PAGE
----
Miniatures Hill House 1 Charles Rennie Mackintosh, 1903

Living Edge

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  • Living Edge is committed to original and genuine design, offering furniture by the most world-renowned designers and manufacturers..

    As part of this commitment, Living Edge is bringing Vitra’s 100 Miniatures Exhibition to Australia in November, providing an opportunity for visitors to see the miniature versions of the world’s most

    famous chairs all in one place. The collection celebrates the last 200 years of chair design, marking pivotal moments in the history of furniture design, and providing insights into history in general. Many of the chairs were revolutionary explorations of material, technology and form, and continue be used in the environments that we create and live in today.

    Vitra’s 100 Miniatures Exhibition will be on show in Australia November 8 to March 26 with exhibitions in Living Edge’s Sydney, Brisbane, Melbourne and Perth Showrooms.

    Want to know more? Find out all the information here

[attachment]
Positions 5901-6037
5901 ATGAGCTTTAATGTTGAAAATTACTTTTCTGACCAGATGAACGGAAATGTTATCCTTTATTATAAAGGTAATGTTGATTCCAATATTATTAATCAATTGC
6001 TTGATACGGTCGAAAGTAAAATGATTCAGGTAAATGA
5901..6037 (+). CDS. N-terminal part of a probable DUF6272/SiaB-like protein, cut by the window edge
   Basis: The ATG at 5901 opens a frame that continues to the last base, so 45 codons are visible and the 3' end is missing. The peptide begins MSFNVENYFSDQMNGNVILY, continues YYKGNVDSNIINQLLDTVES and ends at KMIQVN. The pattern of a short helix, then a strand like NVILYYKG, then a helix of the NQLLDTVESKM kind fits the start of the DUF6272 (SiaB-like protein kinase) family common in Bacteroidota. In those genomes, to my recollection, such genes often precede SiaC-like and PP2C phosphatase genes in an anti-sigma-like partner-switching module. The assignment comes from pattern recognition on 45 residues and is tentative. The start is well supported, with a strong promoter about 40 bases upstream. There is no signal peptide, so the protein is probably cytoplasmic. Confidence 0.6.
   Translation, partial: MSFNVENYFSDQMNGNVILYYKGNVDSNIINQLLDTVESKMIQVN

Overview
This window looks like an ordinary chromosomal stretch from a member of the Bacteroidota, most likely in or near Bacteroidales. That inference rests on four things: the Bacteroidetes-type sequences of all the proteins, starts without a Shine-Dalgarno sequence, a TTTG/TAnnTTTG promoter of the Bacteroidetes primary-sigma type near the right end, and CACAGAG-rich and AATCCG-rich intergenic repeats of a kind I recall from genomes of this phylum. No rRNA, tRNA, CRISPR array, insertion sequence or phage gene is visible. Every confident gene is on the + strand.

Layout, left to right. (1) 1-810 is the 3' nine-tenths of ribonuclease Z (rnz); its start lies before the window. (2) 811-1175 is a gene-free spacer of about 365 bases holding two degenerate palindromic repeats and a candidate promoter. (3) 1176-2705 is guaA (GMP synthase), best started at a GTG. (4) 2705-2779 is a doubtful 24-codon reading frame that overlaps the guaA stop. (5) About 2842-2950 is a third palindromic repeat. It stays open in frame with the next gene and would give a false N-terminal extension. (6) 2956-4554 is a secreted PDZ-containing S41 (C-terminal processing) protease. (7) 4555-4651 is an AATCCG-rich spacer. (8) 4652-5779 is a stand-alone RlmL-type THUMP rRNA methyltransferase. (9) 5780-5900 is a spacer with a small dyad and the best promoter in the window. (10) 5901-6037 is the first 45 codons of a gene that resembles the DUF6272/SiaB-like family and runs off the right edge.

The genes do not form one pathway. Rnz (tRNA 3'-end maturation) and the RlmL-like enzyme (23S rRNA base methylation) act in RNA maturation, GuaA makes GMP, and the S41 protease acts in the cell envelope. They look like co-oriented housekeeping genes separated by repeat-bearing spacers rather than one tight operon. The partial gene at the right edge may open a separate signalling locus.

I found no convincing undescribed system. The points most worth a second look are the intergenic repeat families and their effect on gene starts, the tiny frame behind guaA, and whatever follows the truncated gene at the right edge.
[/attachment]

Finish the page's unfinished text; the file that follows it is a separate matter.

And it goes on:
Charles Rennie Mackintosh was one of the great representatives of Art Nouveau. Together with his wife Margaret McDonald, her sister Frances, and his brother-in-law Herbert McNair, he developed an original style that set itself apart from the decorative floral style of Jugendstil. The group’s geometric, almost cubist designs for furniture show the influence of Japanese spacial concepts and are distinguished by their elongated, severe forms. A typical aspect of their work is a formal scheme based on horizontal and vertical lines, occasionally combined with slightly curved linear ornamentation. Hill House 1 marks a new phase in the work of Mackintosh. The chair´s strict geometry recalls the Ladderback Chairs of the Shakers and clearly differs from the organic or feminine forms of early designs. It was made for the house of a Scottish publisher and his wife and functioned more as part of an artistic environment than as a piece of furniture for everyday use. The chair was assigned a set place in the bedroom of the couple, where it fulfilled a purely decorative function. The extended back, first used by Mackintosh in 1897, is a motif that appears repeatedly in his chairs and gives them an unmistakable quality.

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